Imaging therapy improves outcomes in cervical cancer patients

Brachytherapy is a form of internal radiation that’s been around for years.

MIAMI – Imaging therapy is making a difference in patient outcomes for women with cervical cancer.

Dr. Jessika Contreras, a specialist at the Miami Cancer Institute with Baptist Health South Florida, said women who received image-guided brachytherapy as part of their treatment are more likely to be cured than those who undergo traditional radiation therapy alone.

Brachytherapy is a form of internal radiation that’s been around for years.

“What it is, is the use of a radioactive source directly on the tumor area we want to treat, versus external beam radiation where we’re using high energy photons or x-rays that come from the outside in. With brachytherapy we’re actually placing the radioactive source in the area that we treat, so that allows us to give a high dose of radiation in the area we’re targeting but it can also protect the surrounding areas at risk and decrease the side effects our patients experience,” she said.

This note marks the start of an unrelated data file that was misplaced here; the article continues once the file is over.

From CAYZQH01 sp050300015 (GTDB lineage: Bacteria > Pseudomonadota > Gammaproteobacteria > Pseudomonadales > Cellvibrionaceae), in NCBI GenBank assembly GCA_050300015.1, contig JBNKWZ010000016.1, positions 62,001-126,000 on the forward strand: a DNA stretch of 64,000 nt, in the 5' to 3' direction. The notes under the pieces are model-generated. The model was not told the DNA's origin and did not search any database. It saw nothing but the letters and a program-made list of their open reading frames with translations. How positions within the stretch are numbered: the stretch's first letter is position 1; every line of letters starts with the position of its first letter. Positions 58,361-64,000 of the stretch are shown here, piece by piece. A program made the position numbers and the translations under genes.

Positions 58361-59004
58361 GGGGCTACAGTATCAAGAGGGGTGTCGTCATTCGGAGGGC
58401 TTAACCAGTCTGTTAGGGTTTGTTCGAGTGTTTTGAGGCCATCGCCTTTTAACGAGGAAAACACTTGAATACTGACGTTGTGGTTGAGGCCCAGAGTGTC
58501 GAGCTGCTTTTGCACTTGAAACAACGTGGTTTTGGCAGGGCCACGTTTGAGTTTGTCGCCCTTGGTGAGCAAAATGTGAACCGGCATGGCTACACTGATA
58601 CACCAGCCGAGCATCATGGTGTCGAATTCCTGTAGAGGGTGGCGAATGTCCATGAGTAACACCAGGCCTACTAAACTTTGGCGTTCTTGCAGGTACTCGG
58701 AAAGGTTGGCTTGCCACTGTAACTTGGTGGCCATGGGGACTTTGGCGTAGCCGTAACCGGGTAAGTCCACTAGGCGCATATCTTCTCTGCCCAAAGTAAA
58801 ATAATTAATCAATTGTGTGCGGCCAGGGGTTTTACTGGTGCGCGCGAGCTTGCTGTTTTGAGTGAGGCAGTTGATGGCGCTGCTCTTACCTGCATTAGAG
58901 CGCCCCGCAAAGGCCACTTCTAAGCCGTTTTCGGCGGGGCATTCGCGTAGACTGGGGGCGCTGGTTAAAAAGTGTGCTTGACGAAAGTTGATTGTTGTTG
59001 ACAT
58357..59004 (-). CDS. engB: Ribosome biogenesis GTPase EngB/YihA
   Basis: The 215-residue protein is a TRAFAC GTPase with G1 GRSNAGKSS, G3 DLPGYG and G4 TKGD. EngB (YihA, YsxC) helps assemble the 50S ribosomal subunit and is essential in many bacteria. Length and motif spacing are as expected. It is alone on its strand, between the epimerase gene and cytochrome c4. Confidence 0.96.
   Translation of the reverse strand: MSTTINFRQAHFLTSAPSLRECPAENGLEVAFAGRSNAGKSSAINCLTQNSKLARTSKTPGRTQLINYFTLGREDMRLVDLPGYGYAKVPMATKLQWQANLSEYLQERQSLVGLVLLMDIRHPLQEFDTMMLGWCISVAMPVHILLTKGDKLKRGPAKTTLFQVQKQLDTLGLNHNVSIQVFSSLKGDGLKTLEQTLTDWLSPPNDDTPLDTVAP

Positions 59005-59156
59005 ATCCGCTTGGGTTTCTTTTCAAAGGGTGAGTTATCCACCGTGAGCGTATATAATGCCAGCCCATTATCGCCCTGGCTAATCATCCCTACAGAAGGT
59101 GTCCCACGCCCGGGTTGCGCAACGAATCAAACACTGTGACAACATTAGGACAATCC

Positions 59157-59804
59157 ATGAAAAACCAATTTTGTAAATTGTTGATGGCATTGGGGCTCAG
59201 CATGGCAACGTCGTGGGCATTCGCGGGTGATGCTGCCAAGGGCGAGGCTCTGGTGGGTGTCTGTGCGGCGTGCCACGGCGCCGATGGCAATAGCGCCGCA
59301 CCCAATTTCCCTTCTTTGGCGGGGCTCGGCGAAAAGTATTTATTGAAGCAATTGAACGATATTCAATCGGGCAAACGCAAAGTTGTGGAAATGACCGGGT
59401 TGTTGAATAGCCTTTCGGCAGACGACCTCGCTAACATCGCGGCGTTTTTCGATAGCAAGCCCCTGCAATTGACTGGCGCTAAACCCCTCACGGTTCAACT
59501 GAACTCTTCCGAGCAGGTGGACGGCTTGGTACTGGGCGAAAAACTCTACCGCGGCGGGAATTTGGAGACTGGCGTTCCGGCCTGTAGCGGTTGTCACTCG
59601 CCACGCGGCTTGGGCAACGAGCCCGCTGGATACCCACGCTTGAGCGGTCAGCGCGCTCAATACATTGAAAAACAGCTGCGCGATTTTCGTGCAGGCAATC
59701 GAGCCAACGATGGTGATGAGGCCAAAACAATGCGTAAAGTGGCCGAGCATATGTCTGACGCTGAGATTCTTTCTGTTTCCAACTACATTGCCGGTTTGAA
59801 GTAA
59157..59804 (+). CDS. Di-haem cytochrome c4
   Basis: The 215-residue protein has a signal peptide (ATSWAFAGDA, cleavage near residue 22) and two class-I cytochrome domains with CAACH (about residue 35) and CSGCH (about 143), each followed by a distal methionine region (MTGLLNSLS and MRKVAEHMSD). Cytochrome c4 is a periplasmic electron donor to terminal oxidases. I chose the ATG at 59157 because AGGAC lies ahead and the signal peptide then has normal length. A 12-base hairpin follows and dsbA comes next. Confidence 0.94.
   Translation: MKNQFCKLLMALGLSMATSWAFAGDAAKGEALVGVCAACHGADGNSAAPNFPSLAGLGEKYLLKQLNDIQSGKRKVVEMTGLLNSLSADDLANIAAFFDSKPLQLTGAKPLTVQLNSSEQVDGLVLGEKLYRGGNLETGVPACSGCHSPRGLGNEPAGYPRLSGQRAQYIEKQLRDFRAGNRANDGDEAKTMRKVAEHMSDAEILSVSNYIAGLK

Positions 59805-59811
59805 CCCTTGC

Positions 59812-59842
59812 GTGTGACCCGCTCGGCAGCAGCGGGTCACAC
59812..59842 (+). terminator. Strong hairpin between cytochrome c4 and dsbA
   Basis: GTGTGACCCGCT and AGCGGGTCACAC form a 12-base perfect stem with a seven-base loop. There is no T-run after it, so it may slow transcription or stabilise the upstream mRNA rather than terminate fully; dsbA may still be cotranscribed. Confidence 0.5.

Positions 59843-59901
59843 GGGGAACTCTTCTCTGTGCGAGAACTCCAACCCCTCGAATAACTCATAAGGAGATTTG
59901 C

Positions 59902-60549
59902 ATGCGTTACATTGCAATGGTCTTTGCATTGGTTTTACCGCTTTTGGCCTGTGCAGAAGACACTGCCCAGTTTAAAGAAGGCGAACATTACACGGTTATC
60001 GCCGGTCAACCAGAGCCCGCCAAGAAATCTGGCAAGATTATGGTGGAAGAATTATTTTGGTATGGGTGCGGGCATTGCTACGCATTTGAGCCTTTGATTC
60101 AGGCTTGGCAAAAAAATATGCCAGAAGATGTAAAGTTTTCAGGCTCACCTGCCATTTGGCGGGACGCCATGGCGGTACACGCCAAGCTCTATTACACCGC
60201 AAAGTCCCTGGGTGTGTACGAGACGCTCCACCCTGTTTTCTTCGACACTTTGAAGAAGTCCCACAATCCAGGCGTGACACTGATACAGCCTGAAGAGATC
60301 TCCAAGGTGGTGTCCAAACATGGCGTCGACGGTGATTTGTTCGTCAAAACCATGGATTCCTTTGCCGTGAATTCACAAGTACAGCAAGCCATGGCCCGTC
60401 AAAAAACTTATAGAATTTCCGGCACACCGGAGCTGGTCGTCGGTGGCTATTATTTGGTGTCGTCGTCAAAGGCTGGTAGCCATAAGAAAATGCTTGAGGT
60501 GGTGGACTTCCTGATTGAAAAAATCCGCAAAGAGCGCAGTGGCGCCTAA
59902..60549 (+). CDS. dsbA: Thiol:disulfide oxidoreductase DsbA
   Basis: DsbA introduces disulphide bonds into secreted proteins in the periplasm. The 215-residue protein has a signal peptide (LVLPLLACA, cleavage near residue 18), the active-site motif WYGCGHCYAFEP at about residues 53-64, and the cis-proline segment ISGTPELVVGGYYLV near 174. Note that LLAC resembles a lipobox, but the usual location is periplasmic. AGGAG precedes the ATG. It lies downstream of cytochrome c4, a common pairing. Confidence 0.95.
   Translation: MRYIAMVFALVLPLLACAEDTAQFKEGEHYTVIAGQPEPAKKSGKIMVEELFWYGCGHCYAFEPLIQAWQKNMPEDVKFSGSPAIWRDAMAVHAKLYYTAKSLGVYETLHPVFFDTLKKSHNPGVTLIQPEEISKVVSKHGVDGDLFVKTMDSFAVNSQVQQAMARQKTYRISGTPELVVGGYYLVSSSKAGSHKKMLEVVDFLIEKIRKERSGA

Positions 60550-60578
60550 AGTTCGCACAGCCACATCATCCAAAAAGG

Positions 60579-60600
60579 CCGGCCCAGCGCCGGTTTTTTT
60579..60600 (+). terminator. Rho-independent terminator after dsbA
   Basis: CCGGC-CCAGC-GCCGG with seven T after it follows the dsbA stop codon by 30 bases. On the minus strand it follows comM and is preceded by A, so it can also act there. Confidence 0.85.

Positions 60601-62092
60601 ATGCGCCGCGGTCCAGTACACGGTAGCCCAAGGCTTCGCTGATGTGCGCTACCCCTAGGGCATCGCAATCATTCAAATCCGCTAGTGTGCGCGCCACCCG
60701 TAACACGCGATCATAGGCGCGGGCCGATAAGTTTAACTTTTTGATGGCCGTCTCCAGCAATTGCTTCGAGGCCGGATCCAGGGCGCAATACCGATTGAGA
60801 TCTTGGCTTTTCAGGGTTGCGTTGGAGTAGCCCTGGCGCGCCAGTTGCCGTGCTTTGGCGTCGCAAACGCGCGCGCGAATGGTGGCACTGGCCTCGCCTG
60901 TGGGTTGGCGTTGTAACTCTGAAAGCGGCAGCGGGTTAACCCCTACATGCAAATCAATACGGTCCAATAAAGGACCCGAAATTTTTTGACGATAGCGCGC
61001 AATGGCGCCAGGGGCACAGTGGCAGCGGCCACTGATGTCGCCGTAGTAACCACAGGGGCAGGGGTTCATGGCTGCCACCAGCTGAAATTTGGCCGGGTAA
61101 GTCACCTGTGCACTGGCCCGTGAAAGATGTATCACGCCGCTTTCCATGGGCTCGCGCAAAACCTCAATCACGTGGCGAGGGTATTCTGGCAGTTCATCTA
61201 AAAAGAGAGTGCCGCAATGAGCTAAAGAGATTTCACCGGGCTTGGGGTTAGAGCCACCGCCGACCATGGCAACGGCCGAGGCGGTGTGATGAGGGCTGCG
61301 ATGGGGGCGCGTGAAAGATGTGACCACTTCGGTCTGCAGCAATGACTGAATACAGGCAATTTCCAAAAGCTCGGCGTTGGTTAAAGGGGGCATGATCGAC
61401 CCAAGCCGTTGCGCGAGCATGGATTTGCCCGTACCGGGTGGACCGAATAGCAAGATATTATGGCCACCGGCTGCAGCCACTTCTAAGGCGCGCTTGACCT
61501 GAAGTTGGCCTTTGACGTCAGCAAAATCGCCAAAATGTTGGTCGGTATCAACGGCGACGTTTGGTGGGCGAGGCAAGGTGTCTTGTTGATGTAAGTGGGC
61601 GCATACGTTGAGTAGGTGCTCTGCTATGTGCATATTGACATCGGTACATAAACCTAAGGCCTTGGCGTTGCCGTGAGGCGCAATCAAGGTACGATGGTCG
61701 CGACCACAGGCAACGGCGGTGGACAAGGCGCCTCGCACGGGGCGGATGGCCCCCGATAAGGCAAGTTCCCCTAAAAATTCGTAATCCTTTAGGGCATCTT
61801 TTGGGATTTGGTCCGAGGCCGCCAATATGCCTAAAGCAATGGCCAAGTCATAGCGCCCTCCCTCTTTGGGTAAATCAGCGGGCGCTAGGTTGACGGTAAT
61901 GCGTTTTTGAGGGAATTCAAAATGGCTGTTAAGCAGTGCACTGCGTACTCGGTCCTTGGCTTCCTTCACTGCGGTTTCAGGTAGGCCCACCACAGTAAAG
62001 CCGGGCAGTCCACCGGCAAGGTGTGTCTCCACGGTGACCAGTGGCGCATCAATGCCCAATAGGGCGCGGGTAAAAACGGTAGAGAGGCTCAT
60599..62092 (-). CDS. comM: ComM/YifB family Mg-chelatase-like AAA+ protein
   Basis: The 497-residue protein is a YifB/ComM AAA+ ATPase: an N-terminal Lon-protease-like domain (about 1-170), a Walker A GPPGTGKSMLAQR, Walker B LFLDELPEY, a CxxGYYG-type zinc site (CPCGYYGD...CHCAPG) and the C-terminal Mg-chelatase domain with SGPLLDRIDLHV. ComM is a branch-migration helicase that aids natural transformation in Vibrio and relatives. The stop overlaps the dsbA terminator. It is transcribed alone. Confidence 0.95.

Contreras said it’s important for women with cervical cancer to understand that their treatment could be very different from someone with the same diagnosis.

Research has led to better understanding of the biological difference in the disease.

And if you’re in search of a good night’s sleep, be aware that even a tiny amount of light can impact your health.

A study from Northwestern University in Chicago found that light exposure during sleep is linked to a higher risk of obesity, diabetes and high blood pressure in older adults.

An earlier study by the same researchers found the effects are also evident in younger people.

The study authors said if people use a nightlight for safety, it should be kept as close to the ground as possible to minimize light entry into the eyes and use dim light if you need to get up in the middle of the night.


About the Authors:

Veteran journalist Kathleen Corso is the special projects producer for Local 10 News.

Kristi Krueger has built a solid reputation as an award-winning medical reporter and effervescent anchor. She joined Local 10 in August 1993. After many years co-anchoring the 6 p.m. and 11 p.m., Kristi now co-anchors the noon newscasts, giving her more time in the evening with her family.